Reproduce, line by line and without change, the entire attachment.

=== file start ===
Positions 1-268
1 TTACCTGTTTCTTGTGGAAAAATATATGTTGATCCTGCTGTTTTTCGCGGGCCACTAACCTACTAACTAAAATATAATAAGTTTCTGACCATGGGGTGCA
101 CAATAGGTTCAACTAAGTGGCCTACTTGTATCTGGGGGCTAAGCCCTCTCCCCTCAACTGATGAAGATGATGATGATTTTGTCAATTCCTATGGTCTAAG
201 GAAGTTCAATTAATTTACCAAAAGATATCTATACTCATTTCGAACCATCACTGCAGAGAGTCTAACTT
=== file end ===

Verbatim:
Positions 1-268
1 TTACCTGTTTCTTGTGGAAAAATATATGTTGATCCTGCTGTTTTTCGCGGGCCACTAACCTACTAACTAAAATATAATAAGTTTCTGACCATGGGGTGCA
101 CAATAGGTTCAACTAAGTGGCCTACTTGTATCTGGGGGCTAAGCCCTCTCCCCTCAACTGATGAAGATGATGATGATTTTGTCAATTCCTATGGTCTAAG
201 GAAGTTCAATTAATTTACCAAAAGATATCTATACTCATTTCGAACCATCACTGCAGAGAGTCTAACTT